Search the Community
Showing results for tags 'mezthaluen'.
Results are within the last year only. Please use Google search.
Found 4 results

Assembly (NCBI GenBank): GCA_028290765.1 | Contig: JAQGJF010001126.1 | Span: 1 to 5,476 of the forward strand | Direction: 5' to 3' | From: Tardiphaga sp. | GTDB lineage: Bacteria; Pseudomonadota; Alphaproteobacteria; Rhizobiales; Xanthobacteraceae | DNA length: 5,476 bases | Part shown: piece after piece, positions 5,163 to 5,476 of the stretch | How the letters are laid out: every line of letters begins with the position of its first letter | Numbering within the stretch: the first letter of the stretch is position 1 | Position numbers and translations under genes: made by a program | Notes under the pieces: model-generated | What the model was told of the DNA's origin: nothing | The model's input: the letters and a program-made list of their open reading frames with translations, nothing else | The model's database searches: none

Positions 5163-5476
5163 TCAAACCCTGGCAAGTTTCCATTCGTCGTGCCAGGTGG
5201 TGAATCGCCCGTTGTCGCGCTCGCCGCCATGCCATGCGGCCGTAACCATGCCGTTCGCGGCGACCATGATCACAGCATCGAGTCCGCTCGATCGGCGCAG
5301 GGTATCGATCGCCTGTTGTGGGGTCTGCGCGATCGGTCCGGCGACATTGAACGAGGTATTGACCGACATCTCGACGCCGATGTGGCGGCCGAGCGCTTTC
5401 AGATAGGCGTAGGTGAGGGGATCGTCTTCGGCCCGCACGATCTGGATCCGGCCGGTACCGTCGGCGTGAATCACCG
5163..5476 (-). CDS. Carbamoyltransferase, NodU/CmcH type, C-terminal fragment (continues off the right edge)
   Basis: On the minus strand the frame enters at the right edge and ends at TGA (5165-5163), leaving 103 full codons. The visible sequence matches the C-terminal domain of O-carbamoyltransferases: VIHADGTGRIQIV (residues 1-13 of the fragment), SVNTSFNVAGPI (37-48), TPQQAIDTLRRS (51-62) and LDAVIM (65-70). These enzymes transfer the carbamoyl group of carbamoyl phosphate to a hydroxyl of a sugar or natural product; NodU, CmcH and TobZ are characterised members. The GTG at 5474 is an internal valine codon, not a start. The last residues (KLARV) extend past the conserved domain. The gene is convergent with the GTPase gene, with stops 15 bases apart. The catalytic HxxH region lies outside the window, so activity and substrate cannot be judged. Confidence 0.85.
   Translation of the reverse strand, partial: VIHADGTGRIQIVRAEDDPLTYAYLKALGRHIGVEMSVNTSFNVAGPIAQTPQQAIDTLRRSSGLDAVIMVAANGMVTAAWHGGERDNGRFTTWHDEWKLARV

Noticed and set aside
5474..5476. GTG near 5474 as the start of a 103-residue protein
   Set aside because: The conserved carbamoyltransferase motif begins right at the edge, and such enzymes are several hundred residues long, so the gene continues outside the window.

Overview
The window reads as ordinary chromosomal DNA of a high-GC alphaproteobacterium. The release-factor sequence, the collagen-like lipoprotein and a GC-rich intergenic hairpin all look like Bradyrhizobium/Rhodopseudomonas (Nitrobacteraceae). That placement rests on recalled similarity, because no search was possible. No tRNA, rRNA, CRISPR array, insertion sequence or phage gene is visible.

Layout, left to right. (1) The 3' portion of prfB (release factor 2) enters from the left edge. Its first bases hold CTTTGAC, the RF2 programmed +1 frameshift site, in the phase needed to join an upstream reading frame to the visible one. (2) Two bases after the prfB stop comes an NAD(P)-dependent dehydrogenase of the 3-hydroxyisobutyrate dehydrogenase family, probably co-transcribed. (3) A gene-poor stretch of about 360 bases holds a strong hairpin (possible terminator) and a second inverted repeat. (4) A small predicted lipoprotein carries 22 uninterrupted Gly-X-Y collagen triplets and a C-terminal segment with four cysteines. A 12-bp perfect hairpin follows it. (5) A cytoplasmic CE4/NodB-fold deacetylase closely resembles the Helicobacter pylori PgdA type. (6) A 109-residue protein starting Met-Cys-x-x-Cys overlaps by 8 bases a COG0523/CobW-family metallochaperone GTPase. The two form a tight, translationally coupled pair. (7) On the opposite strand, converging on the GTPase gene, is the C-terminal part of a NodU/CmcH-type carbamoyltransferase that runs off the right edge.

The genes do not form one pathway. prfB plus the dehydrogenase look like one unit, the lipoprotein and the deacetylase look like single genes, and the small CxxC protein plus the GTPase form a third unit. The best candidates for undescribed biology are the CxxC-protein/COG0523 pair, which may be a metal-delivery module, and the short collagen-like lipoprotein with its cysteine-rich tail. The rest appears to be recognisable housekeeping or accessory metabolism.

When they told you this was the place to go, they really were not kidding. The inn itself is huge, both outside and on the inside. Four stories tall and as big around as some government places, this place looks like it could fit a small army if it had to, and knowing Genesaris, it probably has a time or two. The outside décor is simple but neat, with fresh paint and nice trim, and a bright cheery sign that proudly shows off its name. When you walk inside, mixed aromas of honey mead, ale, pipe tobacco, cherry tree logs burning in the hearth, and whatever the special of the day is, greet you. The bar itself is long and managed not by just the owner, but by two assistants as well, the bar occupying enough space to seat forty. Opposite the bar is as stage, where bards play almost every night, and directly in front of that is an open floor with specialized wood flooring, designed to take a beating from those who have had enough to drink to go dancing without the fear of looking stupid. Surrounding that, literally dozens and dozens of tables, operated by a crew of anywhere from eight to twelve servers, depending on the day and the time of day. Beyond the bar you have the kitchens, where a full on team of folks work to keep food coming and everyone happy. This place is not just an inn; it’s a fine establishment for middle class people looking to have a good time, or passing adventurers to take a load off. Though it is in one of the best neighborhoods of the city, they still take no chances and keep two very large bouncers on hand, these two twins in fact. Short, wider than a barn and ugly as sin, you find out that despite how fearsome they look, these two are downright hilarious and love to kid around with ya—but don’t piss them off, because they’ll also just as happily toss you out on your face, and they keep score with how many teeth fall out. It’s a brutal game, but such as it is for those two brothers- gentile until provoked. Rooms are available on the third and fourth floor, the second reserved for meetings and other important functions, often used by politicos or other “important people” (often college professors). If you aren’t looking to stay the night but plan on getting work instead, feel free to look at their vast bulletin board, where you can find people in need of assistance. Or, if you are looking for help yourself, put up a notice. Happy drinking! [offtopic]This is a general RP area, where you can drop in to claim a quest or just come in to have characters meet up and BS for a while. All I ask is that you respect the lore and don’t trash the place without at least letting me know, so that way I can provide you with a realistic response- not saying the place could never go down in flames, but it shouldn’t be as easy as striking a match either, right? Anyway, I will not man this thread, feel free to NPC servers, the bartender, his assistant bartenders, the patrons, anyone and everyone. Have fun and wear the place out.[/offtopic]